• Introduce the company to U.S. audiences via coverage in top-tier business and lifestyle media; sponsorships of major film festivals
        • Support business development by facilitating meetings with independent U.S.-based producers and entertainment entities to build Babelgum’s content library
        • Generate anticipatory buzz among U.S.-based users, compelling them to sign-up for the open beta version of the platform
    • Babelgum: Challenges & Strategy
      • Challenges:
        • Chief competitor Joost had first-mover advantage; cornering the p2p Internet TV market in the top-tier media with high-profile deals with Viacom, CBS, Warner Music and others
        • Differentiate within growing online video market
      • Program Strategy:
        • Position Babelgum as bringing democracy to the film studio/distribution system; championing lesser-known filmmakers and aligning with industry mavericks rather than just media conglomerates
        • Demonstrate the differences between Babelgum and Joost; acknowledge similarities but prove the differences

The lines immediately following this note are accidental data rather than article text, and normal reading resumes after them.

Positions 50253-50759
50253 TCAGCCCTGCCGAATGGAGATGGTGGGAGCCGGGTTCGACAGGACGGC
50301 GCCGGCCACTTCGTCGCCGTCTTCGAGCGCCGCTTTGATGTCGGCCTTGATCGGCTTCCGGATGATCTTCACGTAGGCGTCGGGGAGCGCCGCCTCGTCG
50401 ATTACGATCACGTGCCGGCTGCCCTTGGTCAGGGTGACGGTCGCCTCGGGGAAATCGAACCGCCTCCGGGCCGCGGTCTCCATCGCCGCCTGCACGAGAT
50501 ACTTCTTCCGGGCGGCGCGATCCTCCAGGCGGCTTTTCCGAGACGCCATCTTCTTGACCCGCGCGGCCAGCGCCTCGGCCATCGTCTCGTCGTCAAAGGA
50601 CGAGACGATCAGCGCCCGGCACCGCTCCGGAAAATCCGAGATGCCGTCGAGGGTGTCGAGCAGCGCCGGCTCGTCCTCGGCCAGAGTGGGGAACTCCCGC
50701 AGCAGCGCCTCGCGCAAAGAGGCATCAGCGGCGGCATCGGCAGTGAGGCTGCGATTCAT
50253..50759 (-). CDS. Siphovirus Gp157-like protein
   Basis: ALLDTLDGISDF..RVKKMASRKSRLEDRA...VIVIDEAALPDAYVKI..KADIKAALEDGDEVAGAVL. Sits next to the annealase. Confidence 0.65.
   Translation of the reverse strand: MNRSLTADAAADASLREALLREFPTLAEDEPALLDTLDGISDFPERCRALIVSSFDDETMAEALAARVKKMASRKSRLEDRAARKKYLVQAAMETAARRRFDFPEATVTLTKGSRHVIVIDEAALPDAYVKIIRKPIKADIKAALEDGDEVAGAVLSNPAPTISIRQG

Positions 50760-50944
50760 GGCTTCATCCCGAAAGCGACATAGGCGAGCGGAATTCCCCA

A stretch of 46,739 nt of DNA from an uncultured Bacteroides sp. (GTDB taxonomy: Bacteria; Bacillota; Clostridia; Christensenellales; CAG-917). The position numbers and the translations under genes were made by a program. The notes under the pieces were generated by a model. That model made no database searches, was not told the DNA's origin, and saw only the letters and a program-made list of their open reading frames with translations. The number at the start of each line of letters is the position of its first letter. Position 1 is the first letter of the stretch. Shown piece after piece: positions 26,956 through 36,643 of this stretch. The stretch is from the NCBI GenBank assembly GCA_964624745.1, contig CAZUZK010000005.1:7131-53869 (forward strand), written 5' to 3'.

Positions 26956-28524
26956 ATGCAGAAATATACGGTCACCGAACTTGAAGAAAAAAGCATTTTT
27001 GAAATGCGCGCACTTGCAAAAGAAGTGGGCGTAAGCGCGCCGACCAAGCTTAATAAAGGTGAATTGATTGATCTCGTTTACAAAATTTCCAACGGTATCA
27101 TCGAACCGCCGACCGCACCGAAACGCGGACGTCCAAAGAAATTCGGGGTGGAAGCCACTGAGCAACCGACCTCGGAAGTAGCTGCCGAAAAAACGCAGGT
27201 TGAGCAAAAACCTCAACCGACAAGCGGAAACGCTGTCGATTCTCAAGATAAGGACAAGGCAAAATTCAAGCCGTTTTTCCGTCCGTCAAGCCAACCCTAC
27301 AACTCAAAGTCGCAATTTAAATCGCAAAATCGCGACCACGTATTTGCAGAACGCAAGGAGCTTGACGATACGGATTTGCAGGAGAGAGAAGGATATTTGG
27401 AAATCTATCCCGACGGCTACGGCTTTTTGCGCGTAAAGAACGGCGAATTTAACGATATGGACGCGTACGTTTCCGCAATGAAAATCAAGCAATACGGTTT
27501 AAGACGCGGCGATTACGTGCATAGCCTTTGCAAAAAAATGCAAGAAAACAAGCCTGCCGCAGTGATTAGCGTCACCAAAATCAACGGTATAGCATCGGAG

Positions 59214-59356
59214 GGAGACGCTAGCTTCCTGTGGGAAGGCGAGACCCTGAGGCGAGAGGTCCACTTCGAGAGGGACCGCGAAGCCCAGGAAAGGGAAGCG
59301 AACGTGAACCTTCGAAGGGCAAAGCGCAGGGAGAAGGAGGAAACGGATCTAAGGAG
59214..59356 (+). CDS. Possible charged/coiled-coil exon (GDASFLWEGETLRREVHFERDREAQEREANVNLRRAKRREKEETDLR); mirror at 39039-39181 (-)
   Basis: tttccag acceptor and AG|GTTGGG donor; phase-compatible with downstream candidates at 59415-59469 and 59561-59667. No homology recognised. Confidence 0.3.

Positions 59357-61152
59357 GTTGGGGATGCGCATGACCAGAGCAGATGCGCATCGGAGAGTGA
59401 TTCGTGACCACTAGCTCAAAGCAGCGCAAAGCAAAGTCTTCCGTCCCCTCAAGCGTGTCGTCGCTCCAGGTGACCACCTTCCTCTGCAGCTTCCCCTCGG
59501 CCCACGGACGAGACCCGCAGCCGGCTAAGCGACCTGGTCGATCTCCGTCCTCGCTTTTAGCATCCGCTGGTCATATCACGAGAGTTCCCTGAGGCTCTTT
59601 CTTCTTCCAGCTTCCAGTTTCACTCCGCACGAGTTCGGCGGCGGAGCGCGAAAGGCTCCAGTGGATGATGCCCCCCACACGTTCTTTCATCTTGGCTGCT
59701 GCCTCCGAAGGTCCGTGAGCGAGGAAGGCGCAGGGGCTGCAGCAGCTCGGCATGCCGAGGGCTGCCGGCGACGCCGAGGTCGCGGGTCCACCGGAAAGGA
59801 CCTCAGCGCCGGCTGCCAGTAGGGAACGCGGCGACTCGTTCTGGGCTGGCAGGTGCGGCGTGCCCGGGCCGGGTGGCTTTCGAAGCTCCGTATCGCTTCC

• Forego typical “invitation only” closed beta and give access to anyone that wanted it
      • Scheduled three media tours (NY, LA and SF) for Babelgum CEO, Erik Lumer
      • Arranged briefings with 12 top-tier business and technology publications including The Wall Street Journal , New York Times , Fortune , Newsweek and Time , among others
      • Eight Babelgum profiles resulted from meetings conducted during the tour; articles further resulted in a collective 500 blog mentions in the days that followed
      • Succeeded in visually demonstrating the differences between Babelgum and Joost; getting on the radar of target journalists
      Babelgum: Engaging the Media
    • Babelgum Results
    • Babelgum Results
    • Babelgum Results
      • Digital Hollywood: Secured CEO position on a panel joining VP, NBC Digital; GM, Yahoo! Video; Former CEO, The WB and Jon Fine, BusinessWeek media columnist
      • Blogger Exclusives: To get covered on top Web 2.0 blogs and build pre-launch buzz, CJP offered GigaOm and Mashable readers free beta invites; collective readership: 2 million
      • Social Networks : Created Babelgum profiles and groups on Facebook and MySpace
      • Questions?
    • Contact
      • Contact: Wilson Cleveland
      • CJP Communications
      • O: 212.279.3115 Ext. 207
      • M: 917.446.2707
      • [email_address]
      • www.cjpcom.com
      • New York Office: 350 Fifth Avenue
      • Suite 3901
      • New York, NY 10118
      • 212.279.3115
      • Connecticut Office: 3241 Main Street
      • Stratford, CT 06614
      • 203.378.1152
      • London Office: 30 Coleman Street
      • London
      • 011.44.207.367.5100
    • Thank You Cubitt Jacobs & Prosek Communications